No one is helping. 
I try to blog about it daily…only getting a few notes or so..I post a picture of myself and income the notes and comments. What I’m trying to say is, Please…take note of this. These people are innocent and now they are homeless and sick. Children are dying quickly due to the lack of care. People have drowned, crops are ruined..animals are dead, &amp; homes are gone. It is being speculated that my city will eventually drown since it’s already low. The floods haven’t hurt my region yet but they have affected my friends &amp; families home and so many other innocent people.
This picture breaks my heart..I want you all to look at this picture. What do you see?
Do you see terrorists? Do you see future killers? Do you see another plot against America? Do you see that in those mosquitoes that can possibly and most likely have left diseases such as malaria? Do you see harm in that empty bottle? 
Extremists are the ones to blame, not Muslims. Why should we be left hopeless? We didn’t do anything.
And as for the Qu’ran burning this weekend in Florida, I believe….
The thought of that night makes me cry. Do you all understand the severity and ignorance of that act? Why isn’t anyone stopping them? My religion, my faith didn’t hurt you. EXTREMISTS DID. They are NOT religious. My faith is NOT a cult. 
I don’t know what to do. I honestly don’t know. I’ve never felt this helpless. No one is helping, no one cares. Fuck neither do my own best friends know much about this. 
Just look at this picture and think about what you’ve just read. 
Help. Please. 
If you can…I’m not asking for a shitload of cash. But please, try to donate. Donating to UNICEF will send aid to children. Donate to the Red Cross &amp; the UN Foundation. I trust the most in these three foundations, they’ve actually managed to send and successfully help the victims. 
One-fifth of the country is under water; 20 million+ people are homeless. All I ask if for you to help a little and spread awareness.

reblog and spread the word.
reblog..
Reblog. Please.
Begging you all, please reblog &lt;/3 :’(
Please Reblog.
Reblog. seriously.
Here is FYFT good post for the year..
god bless all the effected….i just don’t even know what to say.
this is just heartbreaking
Reblog every time.
This deserves a lot more notes than it has.
Help them.
Please.

karmahasutra:

Yes. Those babies are lying on concrete.

Yes. That bottle is empty.

Yes. Those are mosquitos swarming their little bodies.

Yes. This is the condition of Pakistan, at the moment.

A couple of weeks have gone by since the floods in Pakistan have flowed and the number of people effected by this are staggering & record breaking.

Over 20 MILLION PEOPLE.

That is MORE THAN THE COMBINED TOTAL of the 2004 Tsunami, the 2005 Kashmir earthquake, the 2010 Haiti earthquake, and the American Katrina disaster.

How many of you knew about this? It’s a shame at the extreme lack of coverage on this horrific disaster. Pakistan is getting MINIMAL help.

Ignorance never ends, a recent poll was taken in America on whether if they would donate or have donated to Pakistan or not. 67% DO NOT wish or want to help Pakistan. 67%.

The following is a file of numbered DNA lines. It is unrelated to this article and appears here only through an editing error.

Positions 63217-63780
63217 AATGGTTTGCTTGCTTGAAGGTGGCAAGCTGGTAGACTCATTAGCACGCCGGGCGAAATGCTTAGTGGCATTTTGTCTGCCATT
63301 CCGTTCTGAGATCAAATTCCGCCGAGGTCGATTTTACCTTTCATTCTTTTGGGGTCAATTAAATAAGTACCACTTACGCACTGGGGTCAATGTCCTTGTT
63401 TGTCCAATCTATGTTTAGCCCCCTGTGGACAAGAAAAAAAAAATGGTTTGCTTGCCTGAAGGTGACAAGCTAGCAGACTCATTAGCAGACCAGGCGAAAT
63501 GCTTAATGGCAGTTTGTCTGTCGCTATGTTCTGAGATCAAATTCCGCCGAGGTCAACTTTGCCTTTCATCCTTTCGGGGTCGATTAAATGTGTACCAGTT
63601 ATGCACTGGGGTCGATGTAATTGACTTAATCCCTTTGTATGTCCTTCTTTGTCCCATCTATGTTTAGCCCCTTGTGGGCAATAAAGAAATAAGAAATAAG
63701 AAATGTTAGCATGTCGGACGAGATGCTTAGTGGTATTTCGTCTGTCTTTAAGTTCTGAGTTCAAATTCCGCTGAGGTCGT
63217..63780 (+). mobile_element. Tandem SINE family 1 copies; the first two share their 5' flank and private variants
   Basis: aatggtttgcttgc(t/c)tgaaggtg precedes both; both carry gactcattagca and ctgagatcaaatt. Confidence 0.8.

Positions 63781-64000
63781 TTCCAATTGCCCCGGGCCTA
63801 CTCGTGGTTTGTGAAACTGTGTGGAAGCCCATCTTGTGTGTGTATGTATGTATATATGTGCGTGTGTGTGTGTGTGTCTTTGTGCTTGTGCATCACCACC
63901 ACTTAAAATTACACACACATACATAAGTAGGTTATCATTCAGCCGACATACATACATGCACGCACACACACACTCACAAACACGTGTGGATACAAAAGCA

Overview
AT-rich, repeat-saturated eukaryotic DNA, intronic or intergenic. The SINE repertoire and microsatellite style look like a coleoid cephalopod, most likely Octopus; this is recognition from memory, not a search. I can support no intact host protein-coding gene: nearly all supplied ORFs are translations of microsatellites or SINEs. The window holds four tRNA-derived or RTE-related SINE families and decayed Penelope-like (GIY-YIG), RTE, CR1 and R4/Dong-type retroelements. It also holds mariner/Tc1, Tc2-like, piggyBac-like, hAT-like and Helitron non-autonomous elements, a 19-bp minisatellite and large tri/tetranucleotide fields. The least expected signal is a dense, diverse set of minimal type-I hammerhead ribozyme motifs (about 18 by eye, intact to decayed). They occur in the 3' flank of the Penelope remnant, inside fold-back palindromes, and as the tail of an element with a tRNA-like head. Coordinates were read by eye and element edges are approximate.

And as for the donations that are being sent… 60% of aid needed now, has not been delivered. Who has them & why haven’t they reached the public?

I was born in Karachi, Pakistan. My city is located in the south region of Pakistan (Sindh province). I can not fathom the words….The amount of hurt I am feeling.

No one is helping.

I try to blog about it daily…only getting a few notes or so..I post a picture of myself and income the notes and comments. What I’m trying to say is, Please…take note of this. These people are innocent and now they are homeless and sick. Children are dying quickly due to the lack of care. People have drowned, crops are ruined..animals are dead, & homes are gone. It is being speculated that my city will eventually drown since it’s already low. The floods haven’t hurt my region yet but they have affected my friends & families home and so many other innocent people.

This picture breaks my heart..I want you all to look at this picture. What do you see?

Do you see terrorists? Do you see future killers? Do you see another plot against America? Do you see that in those mosquitoes that can possibly and most likely have left diseases such as malaria? Do you see harm in that empty bottle?

Extremists are the ones to blame, not Muslims. Why should we be left hopeless? We didn’t do anything.

And as for the Qu’ran burning this weekend in Florida, I believe….

The thought of that night makes me cry. Do you all understand the severity and ignorance of that act? Why isn’t anyone stopping them? My religion, my faith didn’t hurt you. EXTREMISTS DID. They are NOT religious. My faith is NOT a cult.

I don’t know what to do. I honestly don’t know. I’ve never felt this helpless. No one is helping, no one cares. Fuck neither do my own best friends know much about this.

Just look at this picture and think about what you’ve just read.

Help. Please.

If you can…I’m not asking for a shitload of cash. But please, try to donate. Donating to UNICEF will send aid to children. Donate to the Red Cross & the UN Foundation. I trust the most in these three foundations, they’ve actually managed to send and successfully help the victims. 

One-fifth of the country is under water; 20 million+ people are homeless. All I ask if for you to help a little and spread awareness.


reblog and spread the word.

reblog..

Reblog. Please.

Begging you all, please reblog </3 :’(

Please Reblog.

Reblog. seriously.

Here is FYFT good post for the year..

god bless all the effected….
i just don’t even know what to say.

this is just heartbreaking

Reblog every time.

This deserves a lot more notes than it has.

Help them.

Please.

(Source: ehmzee, via antarctica)